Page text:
4 Weeks / 1 Month
Here’s where you can really enjoy Vietnam! Though if you’re anything like me and the people I met, the longer you stay, the more you wind up adding to your list of places to see. I would say one month gives you a lot of time to really enjoy the country and lets you slow travel a bit!
I say first start in the north as the top things to do and see are more active and might have you hiking or trekking. Hit up Sa Pa, Ha Noi, Ninh Binh, and Ha Long. If you want to see more, try Ha Giang Pass (on my list!) or Yen Tu and Binh Lieu, two areas in the same province as Ha Long.
If you want to try riding a motorbike (or can drive one!), then here’s how I’d recommend doing central Vietnam. Fly into Dong Hoi to see Phong Nha. Talk to the owner of Phong Nha Farmstay about doing a motorbike tour from there down to Hue where you’ll stop over at the DMZ. Then check out Vietnam’s royal history in Hue before going to the very picturesque Hoi An. Take a moment to enjoy Da Nang and fly out from here to HCMC.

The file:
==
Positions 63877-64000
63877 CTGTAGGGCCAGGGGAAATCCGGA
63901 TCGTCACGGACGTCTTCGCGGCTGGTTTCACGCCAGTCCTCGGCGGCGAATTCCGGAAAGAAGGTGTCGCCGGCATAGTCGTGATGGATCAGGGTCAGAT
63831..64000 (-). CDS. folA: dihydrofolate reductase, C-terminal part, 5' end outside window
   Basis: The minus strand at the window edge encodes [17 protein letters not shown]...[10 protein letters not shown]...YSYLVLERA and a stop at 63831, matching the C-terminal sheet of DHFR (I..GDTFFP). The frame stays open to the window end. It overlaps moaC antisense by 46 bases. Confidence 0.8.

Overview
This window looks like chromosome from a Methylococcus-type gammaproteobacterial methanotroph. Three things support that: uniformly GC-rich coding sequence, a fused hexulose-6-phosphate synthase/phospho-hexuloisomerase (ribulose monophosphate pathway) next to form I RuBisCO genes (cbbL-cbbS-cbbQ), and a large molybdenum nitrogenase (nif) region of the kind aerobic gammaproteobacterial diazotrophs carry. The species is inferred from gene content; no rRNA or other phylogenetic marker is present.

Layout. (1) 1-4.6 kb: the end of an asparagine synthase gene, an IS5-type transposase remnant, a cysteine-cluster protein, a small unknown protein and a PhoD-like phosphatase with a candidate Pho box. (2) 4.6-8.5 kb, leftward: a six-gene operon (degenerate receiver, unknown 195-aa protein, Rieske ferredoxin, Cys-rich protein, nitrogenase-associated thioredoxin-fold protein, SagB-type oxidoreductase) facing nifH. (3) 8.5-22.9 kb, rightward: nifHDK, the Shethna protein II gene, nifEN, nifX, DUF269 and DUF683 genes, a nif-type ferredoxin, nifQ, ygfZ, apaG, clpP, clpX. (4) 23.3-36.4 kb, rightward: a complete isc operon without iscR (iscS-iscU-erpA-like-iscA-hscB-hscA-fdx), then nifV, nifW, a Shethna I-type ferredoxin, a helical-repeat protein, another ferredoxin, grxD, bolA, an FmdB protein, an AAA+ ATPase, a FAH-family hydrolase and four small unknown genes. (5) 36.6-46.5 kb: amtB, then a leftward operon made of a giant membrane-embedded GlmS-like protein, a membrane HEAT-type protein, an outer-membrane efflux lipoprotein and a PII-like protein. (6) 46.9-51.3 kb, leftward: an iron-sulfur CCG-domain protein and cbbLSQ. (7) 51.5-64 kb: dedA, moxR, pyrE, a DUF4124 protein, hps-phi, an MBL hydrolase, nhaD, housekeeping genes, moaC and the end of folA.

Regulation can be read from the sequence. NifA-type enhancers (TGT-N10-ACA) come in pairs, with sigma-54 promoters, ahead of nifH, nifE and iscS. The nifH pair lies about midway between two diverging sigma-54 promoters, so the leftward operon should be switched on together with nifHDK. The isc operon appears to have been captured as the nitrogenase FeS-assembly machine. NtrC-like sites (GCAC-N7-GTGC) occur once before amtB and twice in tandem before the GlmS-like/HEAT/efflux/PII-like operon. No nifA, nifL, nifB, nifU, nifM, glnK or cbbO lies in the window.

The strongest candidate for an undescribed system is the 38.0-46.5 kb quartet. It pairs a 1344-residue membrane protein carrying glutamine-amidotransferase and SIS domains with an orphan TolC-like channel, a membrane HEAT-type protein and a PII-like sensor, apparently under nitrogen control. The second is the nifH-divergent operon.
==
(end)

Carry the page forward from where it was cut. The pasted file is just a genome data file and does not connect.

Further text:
In HCMC, check out the many things to do (at least one day for the main sites and one day for temple hopping in Cho Lon) before making your way to the Mekong Delta. Most people do a day trip which shows you one area, but if you don’t mind staying overnight, check out Vinh Long or Can Tho. To end your trip, pick either Mui Ne, Con Dao, or Phu Quoc for a little beach getaway!
Major Things to Do in Vietnam
I mean this section alone needs to be its own post (working on it, promise). There are so many things to do in Vietnam, but over all here are the big, ore general ones:
24. Take some motorbike lessons…